CD Review: Battlestar Galactica: Season 4

By • August 10, 2009

Composer: Bear McCreary
Label: La La Land Records
Suggested Retail Price: $21.98
Grade: A


If you were lucky enough to be at Bear McCreary’s live GALACTICA concert in San Diego (put on to coincide with Comicon), then you definitely felt the love in the room- or in this case a cavernous stage at the House of Blues. It was filled at halftime with what seemed to be most of the cast members the cult Sci-Fi Channel show. And they were still outnumbered by the percussionists, sting players, bagpipe handlers and Kobol-knows what other kind of instrumentalists that McCreary had employed to give full voice to his music for the three-gig event.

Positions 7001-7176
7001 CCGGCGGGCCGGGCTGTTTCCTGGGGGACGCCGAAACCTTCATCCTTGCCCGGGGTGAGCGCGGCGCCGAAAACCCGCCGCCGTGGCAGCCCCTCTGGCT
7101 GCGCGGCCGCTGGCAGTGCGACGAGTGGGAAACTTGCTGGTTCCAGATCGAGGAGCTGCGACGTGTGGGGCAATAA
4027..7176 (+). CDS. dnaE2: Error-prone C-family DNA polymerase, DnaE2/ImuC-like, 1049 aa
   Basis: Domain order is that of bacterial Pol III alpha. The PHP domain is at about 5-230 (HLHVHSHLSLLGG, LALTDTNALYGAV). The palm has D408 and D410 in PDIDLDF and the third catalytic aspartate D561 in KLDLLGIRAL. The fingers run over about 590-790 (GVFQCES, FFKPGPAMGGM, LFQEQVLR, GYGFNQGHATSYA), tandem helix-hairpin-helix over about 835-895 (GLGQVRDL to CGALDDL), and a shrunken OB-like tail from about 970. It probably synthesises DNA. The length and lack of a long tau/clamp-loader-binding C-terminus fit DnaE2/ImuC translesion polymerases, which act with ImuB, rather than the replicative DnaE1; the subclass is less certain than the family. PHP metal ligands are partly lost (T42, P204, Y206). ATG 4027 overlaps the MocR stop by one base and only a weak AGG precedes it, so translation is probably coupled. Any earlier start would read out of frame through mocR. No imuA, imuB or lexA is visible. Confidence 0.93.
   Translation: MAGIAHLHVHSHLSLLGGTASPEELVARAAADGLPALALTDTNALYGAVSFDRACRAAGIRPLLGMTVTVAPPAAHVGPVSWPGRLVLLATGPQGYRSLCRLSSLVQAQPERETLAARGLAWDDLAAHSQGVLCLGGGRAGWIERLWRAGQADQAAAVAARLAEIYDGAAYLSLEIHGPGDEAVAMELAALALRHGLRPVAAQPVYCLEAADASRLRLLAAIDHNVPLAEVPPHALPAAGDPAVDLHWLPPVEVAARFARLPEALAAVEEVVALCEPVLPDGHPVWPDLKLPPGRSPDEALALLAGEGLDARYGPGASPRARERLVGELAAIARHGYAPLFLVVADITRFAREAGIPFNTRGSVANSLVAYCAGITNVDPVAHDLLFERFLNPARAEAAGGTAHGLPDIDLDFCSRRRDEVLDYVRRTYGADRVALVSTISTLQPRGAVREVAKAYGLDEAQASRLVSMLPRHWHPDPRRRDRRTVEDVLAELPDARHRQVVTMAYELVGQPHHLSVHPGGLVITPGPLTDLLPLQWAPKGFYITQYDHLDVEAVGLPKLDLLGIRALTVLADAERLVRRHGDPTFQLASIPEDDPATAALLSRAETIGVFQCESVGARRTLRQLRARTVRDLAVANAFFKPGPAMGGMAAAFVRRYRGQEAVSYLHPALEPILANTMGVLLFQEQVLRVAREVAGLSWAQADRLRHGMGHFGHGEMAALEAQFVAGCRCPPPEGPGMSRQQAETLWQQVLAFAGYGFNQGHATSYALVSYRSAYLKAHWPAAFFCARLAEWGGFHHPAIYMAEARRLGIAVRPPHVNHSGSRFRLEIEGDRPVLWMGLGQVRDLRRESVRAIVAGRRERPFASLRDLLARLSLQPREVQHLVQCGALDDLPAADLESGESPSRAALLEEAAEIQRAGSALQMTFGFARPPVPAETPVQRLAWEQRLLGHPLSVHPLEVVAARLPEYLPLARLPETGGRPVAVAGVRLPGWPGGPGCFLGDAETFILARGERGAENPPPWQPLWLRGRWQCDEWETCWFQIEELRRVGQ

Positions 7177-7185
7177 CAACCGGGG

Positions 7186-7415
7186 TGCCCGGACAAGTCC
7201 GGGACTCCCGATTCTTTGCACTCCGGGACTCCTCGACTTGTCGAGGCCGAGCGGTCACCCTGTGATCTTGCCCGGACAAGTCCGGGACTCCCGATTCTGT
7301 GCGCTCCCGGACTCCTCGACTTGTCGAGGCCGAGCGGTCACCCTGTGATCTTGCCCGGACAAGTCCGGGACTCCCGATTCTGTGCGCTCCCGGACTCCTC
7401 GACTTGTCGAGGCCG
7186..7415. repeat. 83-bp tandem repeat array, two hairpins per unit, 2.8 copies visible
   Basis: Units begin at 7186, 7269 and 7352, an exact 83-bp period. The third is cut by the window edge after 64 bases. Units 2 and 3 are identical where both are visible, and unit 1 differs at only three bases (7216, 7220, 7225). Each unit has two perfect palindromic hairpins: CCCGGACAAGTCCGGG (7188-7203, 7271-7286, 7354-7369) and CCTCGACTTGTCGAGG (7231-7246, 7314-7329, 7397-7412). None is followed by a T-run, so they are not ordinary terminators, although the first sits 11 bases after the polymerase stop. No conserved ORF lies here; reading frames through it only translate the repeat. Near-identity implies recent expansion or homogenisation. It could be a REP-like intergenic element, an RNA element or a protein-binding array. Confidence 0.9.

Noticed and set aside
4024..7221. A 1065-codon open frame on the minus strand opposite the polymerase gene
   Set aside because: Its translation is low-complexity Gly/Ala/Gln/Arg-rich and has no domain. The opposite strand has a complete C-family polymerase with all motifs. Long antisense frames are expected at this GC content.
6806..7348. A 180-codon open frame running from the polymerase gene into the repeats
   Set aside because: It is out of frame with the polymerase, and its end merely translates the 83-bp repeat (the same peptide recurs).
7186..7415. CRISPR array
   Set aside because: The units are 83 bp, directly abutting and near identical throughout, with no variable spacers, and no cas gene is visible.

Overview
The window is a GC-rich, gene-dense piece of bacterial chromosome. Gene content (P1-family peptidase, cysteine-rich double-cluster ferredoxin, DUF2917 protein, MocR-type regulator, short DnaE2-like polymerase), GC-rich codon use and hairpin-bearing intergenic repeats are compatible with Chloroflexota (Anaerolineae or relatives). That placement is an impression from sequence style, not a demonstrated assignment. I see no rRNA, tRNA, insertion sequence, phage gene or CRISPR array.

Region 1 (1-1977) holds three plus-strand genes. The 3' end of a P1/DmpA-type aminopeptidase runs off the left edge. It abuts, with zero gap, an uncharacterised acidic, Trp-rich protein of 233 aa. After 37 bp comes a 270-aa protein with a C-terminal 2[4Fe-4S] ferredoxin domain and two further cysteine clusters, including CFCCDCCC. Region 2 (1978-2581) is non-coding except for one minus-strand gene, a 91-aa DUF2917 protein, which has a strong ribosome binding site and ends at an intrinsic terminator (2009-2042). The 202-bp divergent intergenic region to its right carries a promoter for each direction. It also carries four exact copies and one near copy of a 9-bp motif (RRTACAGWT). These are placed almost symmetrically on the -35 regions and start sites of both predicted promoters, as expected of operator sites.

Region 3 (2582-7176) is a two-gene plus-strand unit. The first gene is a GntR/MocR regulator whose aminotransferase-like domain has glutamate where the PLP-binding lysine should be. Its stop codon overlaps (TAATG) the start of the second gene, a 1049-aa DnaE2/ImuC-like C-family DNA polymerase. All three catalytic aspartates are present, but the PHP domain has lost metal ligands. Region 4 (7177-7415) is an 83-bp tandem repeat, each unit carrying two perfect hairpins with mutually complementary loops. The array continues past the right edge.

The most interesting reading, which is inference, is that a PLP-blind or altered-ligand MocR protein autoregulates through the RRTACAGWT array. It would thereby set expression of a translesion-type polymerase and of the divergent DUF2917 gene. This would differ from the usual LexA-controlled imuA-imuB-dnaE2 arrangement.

Where most actors on a given show would barely raise an earlobe as to the “incidental” music playing over them, you could tell how much McCreary’s work meant to these people- how his themes became their characters in action, as well as sound. And at this moment, they were on a cosmic Zen high of hearing McCreary’s best bits of ethnic music, symphonic stylings and thrumming beats that had now reached the end of their four season voyage (or at least before the McCreary’s regular run on the GALACTICA prequel CAPRICA starts, or we hear the score for the one-shot Cylon-centric THE PLAN). Yet whether you were on GALACTICA, working behind its scenes, an ardent watcher, or someone who’d wandered in from the restaurant upstairs, everyone at the HOB was sharing the epiphany of what a long, strange, and wondrous trip it’s been for McCreary’s astoundingly thematic body of work, one that will likely stand as some of the best music ever written for genre television (and frack the Emmys for not recognizing that).